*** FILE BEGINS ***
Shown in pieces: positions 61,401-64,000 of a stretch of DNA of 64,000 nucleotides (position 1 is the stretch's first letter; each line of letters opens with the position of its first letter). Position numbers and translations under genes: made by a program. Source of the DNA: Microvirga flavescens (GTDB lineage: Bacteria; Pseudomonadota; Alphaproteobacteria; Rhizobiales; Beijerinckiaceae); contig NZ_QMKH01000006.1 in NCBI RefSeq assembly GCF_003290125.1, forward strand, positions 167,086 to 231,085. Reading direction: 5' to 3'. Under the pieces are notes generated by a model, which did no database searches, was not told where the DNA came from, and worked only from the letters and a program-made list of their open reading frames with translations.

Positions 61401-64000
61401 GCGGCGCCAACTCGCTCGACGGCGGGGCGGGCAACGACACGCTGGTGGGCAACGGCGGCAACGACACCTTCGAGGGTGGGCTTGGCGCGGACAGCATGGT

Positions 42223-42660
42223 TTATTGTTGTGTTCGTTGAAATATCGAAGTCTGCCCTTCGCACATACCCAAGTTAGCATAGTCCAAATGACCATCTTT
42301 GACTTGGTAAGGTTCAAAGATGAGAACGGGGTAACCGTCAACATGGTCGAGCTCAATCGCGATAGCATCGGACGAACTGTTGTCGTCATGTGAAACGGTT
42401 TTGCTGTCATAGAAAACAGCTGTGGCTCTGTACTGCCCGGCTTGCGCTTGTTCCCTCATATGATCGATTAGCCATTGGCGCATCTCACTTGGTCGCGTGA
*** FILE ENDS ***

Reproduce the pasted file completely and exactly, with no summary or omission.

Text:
Shown in pieces: positions 61,401-64,000 of a stretch of DNA of 64,000 nucleotides (position 1 is the stretch's first letter; each line of letters opens with the position of its first letter). Position numbers and translations under genes: made by a program. Source of the DNA: Microvirga flavescens (GTDB lineage: Bacteria; Pseudomonadota; Alphaproteobacteria; Rhizobiales; Beijerinckiaceae); contig NZ_QMKH01000006.1 in NCBI RefSeq assembly GCF_003290125.1, forward strand, positions 167,086 to 231,085. Reading direction: 5' to 3'. Under the pieces are notes generated by a model, which did no database searches, was not told where the DNA came from, and worked only from the letters and a program-made list of their open reading frames with translations.

Positions 61401-64000
61401 GCGGCGCCAACTCGCTCGACGGCGGGGCGGGCAACGACACGCTGGTGGGCAACGGCGGCAACGACACCTTCGAGGGTGGGCTTGGCGCGGACAGCATGGT

Positions 42223-42660
42223 TTATTGTTGTGTTCGTTGAAATATCGAAGTCTGCCCTTCGCACATACCCAAGTTAGCATAGTCCAAATGACCATCTTT
42301 GACTTGGTAAGGTTCAAAGATGAGAACGGGGTAACCGTCAACATGGTCGAGCTCAATCGCGATAGCATCGGACGAACTGTTGTCGTCATGTGAAACGGTT
42401 TTGCTGTCATAGAAAACAGCTGTGGCTCTGTACTGCCCGGCTTGCGCTTGTTCCCTCATATGATCGATTAGCCATTGGCGCATCTCACTTGGTCGCGTGA